One of the biggest myths about Mexican food is that it's too meat-centric. As many Mexican food restaurants--both upscale and casual--are adding vegetable-based entrees to their menus, because these items are tagged as vegetarian, some non-vegetarian diners look at them with suspicion. Vegetarian tacos are often considered tacos just for vegetarians, inauthentic, or a sacrifice of "real" Mexican flavors. So to those wondering if a vegetarian taco can ever taste as good as "the real thing," we say, yes. Especially when it is a taco de vegetales.
Lecturer of indigenous Mexican gastronomy Claudia Serrato told us that, along with overlooking the vegetables and legumes in the well-known staples of Mexican cuisine like tortillas and salsas, many people are unaware of the culinary traditions that feature the use of greens, nuts and squashes to make soups, tamales and taco fillings. Serrato estimates that the indigenous Mexican diet was up to 80% plant based, and that influence has made its appearance in the dishes found in Mexican households and restaurants that highlight their tacos de vegetales like Taco Station, Tacomiendo and the Border Grill Truck.
When setting up the menu of his three-month old Taco Station, chef-owner Ulises Medrano wanted to offer different varies of tacos than those at nearby restaurants. He added a version of taco de vegetales which features cauliflower cooked with tomatoes. The taco is composed with a handmade tortilla subtly charred by the griddle and a dollop of mostly avocado guacamole.
Border Grill's menu has always included a few innovative tacos, so their move into the gourmet truck scene was a natural fit. Almost a year after the Border Grill Truck's debut, a second truck was recently added so it will be easier to chase down their potato rajas taco. Made with sautéed cubes of Yukon Golds, it isn't like the more common mashed potato type taco. Instead, the potatoes hold their shape so they can stand up to the creamy chile-studded sauce. The pickled onion topping breaks the condiment barrier by becoming an essential ingredient to cut through the cream and the starch, leaving you to enjoy the taco's lingering buzzy heat.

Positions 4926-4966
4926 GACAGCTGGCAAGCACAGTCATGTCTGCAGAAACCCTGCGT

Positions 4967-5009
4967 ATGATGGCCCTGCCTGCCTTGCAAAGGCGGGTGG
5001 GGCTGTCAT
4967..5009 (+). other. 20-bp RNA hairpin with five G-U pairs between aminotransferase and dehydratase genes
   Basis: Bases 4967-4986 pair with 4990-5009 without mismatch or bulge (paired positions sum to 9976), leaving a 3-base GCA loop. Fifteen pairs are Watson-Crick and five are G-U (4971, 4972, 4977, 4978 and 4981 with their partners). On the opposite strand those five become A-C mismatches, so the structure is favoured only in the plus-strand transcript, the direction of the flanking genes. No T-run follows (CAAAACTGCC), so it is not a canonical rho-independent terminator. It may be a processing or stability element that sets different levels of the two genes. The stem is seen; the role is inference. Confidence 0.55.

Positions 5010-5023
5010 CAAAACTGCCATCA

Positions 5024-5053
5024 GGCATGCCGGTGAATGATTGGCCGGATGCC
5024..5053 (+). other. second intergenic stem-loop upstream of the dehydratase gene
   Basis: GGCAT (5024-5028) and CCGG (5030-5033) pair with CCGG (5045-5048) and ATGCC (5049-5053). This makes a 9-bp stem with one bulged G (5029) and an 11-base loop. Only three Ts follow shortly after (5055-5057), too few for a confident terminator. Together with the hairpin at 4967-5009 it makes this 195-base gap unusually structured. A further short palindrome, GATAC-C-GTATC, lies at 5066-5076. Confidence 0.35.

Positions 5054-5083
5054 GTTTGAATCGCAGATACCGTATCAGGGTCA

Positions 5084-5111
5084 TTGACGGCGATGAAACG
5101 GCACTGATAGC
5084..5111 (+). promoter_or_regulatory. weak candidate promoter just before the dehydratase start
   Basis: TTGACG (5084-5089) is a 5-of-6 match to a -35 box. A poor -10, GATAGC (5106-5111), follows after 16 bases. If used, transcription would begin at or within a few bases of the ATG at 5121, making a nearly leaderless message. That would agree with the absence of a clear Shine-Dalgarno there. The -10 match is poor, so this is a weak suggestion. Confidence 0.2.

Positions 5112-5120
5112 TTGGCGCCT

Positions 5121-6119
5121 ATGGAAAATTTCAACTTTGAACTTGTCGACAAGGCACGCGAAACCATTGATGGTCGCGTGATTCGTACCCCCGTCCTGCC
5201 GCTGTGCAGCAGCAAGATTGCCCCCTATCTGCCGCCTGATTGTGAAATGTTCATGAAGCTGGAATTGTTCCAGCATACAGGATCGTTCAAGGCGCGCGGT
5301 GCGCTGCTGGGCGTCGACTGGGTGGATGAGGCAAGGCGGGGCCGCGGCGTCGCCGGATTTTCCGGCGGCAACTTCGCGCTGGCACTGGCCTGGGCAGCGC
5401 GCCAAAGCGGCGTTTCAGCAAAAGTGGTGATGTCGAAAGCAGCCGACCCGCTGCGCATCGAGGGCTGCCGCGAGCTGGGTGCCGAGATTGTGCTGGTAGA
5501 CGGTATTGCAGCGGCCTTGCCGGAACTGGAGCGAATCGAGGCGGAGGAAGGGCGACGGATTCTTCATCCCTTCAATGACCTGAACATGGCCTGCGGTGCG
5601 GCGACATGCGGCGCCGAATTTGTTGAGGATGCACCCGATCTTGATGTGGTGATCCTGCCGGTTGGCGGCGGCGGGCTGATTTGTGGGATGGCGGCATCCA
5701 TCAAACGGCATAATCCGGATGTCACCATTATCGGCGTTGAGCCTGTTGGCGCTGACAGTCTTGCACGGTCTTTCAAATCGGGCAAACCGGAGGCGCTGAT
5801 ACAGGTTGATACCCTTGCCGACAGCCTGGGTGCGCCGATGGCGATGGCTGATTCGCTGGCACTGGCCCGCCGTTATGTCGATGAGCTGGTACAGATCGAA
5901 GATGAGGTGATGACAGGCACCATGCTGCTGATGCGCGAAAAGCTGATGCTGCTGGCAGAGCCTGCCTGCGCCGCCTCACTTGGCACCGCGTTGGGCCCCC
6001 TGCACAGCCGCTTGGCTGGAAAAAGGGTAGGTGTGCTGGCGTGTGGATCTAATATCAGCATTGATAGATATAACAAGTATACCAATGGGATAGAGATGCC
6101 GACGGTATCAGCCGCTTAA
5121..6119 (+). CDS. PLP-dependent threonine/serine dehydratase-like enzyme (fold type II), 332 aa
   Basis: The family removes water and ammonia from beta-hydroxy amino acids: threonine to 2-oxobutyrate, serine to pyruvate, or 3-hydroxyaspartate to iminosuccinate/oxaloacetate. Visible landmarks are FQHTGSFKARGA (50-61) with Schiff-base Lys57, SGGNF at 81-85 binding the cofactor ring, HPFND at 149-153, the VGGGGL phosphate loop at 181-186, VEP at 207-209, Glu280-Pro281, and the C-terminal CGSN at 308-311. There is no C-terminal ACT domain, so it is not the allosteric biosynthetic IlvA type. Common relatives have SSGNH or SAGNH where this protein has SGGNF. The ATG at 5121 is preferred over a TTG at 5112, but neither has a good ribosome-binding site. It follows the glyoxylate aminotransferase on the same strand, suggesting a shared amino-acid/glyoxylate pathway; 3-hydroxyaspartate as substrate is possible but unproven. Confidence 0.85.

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Too often we've ordered vegetarian tacos and received a heap of soggy vegetables, which causes the tortilla to fall apart and mostly ruins the entire taco eating experience. With its veggie taco, Tacomiendo has created a feat of taco architecture. The foundation is its sturdy freshly-made tortilla, with the added insulation of melted cheese. Then a stewy combination of beans and vegetables is added with a little bit of rice to give it footing. Add the multiple toppings, and what you are presented with is a taco that is hearty as any with meat fillings. Like the other tacos mentioned, there is no sense of sacrifice in flavor. And absolutely no reason to leave them for the vegetarians.